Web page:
bailment

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bail·ment

 (bāl′mənt)
n.
The act of delivering goods or personal property to another in trust.

bailment

(ˈbeɪlmənt)
n
1. (Law) contract law a contractual delivery of goods in trust to a person for a specific purpose
2. (Law) criminal law the act of granting bail

bail•ment

(ˈbeɪl mənt)

n.
the act of furnishing bail, as by a bailor.
[1545–55; earlier bailement < Anglo-French. See bail1, -ment]
ThesaurusAntonymsRelated WordsSynonymsLegend:
Noun1.bailment - the delivery of personal property in trust by the bailor to the bailee
legal transfer, livery, delivery - the voluntary transfer of something (title or possession) from one party to another
References in periodicals archive ?
Chapters cover finders, bailments, sales and good faith purchasers, gifts of personal property, joint bank accounts, adverse possession of personal property, and common law estates in personalty.
Solutions evolved into business practices of financing, management, marketing, accounting and legal arrangements of property rights, sales, bailments, leasing, rentals, and remedies afforded upon breach of those arrangements.
(8) Operating leases and more general bailments, (9) such as the loan of an artwork for the purposes of exhibition, fell into neither category, lacking any security function.
(58) We selected four areas perched between property and contract--landlord-tenant, trusts, bailments, and security interests--and we showed that standardization exhibits the pattern we expect.
(244.) Bouley, supra note 241, at 1032 (noting that while cases are still tried, they are conspicuously few considering how many bailments there are in cattle country).
slight, ordinary, and gross negligence--may be traced to Roman law (96) and continued into England with the law of bailments. (97) The concept arose as a way of delineating between "actual variations in negligence itself," i.e., the concept of negligence may be segregated into three distinct categories of actionable negligence.
From this evidence, it is clear that the keeping of fractional reserves within the Chettiar system stemmed from debt contracts and not from bailments. White (2003) stresses the possibility of a hybrid instrument between a pure debt and a pure safekeeping transaction, calling it "demandable debt." This in-between category of demandable debt seems to apply well to the Chettiar case.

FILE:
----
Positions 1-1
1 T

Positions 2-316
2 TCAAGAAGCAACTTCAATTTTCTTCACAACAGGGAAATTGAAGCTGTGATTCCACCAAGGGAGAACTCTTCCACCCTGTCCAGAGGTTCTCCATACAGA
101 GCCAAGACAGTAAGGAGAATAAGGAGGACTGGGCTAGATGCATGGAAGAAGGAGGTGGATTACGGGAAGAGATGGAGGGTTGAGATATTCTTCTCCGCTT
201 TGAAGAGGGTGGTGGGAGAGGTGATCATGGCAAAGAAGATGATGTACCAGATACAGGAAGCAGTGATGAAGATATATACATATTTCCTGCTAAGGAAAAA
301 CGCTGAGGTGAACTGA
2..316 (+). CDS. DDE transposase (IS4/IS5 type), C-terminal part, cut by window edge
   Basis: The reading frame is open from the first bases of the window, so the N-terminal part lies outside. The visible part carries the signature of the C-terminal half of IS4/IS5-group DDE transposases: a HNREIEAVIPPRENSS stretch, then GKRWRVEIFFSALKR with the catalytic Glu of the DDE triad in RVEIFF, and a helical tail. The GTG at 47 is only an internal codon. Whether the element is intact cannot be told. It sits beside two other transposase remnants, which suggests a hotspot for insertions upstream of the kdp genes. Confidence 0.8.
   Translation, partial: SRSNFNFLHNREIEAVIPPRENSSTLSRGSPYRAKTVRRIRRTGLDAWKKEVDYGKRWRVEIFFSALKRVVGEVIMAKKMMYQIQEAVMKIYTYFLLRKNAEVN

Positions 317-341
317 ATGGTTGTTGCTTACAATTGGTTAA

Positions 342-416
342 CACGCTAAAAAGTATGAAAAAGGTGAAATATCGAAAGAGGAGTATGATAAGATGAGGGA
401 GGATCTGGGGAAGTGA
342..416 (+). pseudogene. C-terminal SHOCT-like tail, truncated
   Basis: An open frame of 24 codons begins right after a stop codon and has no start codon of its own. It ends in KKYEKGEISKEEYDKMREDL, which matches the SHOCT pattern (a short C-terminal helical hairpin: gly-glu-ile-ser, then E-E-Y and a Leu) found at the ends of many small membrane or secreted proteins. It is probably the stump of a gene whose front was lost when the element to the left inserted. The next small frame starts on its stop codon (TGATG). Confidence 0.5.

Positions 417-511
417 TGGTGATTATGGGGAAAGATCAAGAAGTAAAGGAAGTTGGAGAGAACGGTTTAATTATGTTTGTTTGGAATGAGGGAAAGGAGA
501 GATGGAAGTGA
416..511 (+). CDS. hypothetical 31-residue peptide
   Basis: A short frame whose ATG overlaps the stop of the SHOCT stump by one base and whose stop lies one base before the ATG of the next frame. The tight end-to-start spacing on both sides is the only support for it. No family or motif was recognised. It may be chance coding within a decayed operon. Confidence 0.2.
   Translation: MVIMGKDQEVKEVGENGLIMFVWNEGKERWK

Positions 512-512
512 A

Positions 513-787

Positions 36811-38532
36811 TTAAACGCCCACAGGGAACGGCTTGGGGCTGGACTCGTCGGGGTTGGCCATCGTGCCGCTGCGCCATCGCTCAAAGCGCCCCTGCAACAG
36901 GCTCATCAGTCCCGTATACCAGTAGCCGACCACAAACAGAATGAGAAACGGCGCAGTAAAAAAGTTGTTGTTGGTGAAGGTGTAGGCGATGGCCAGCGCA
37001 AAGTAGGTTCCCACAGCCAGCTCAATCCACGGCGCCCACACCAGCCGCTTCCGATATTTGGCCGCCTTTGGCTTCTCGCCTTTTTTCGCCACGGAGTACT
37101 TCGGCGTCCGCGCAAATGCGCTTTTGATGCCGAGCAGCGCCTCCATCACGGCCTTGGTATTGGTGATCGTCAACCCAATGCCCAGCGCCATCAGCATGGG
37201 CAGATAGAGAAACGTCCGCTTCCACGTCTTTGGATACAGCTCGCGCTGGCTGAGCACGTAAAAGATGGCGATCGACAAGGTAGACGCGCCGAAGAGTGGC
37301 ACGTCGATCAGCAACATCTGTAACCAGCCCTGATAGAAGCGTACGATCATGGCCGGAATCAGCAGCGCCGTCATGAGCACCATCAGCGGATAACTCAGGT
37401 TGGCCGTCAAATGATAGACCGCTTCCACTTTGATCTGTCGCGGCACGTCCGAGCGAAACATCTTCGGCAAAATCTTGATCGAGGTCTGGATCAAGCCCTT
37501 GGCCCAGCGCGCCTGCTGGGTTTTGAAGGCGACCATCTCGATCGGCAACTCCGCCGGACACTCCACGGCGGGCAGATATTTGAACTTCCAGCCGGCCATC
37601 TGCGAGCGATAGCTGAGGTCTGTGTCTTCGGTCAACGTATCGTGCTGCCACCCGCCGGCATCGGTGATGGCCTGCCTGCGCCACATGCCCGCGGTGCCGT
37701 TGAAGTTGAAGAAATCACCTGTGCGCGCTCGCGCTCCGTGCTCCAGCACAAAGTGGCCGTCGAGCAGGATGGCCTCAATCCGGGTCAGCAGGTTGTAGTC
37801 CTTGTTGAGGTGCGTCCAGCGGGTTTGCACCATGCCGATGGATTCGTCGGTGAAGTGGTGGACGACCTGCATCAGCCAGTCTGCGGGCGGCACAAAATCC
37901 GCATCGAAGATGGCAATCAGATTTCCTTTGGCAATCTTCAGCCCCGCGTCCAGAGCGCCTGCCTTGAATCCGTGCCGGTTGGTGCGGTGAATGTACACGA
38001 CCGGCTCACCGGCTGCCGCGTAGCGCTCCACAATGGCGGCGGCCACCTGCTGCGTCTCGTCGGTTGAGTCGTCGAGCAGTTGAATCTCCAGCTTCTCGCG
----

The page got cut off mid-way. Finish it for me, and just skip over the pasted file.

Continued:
Bailments are another example of this accumulation of remedies.
Whenever the issue of "c,c,c" is raised in a CGL context, invariably the entire discussion seems to assume we are only talking personal property bailments, such as our specific claim in last month's article.
In contrast to licenses and bailments, leases in general are treated as property interests that give the lessee the right of exclusive possession, and the tenant, unless prohibited by the terms of the lease or by law, would be allowed to use the property in the tenant's business.
(107) If the transaction fails one of the elements of section 9-102(a)(20), courts then see if section 2-326's "sale on approval" or "sale or return" provisions are applicable, (108) Finally, if both Article 9 and section 2-326 do not apply, courts revert to the common law of bailments to try to resolve the issue.
These exposures include owned or leased real property, business equipment, processed or unprocessed inventory, property of others such as commercial bailments or employees' and customers' property, and the stream of income generated by the business.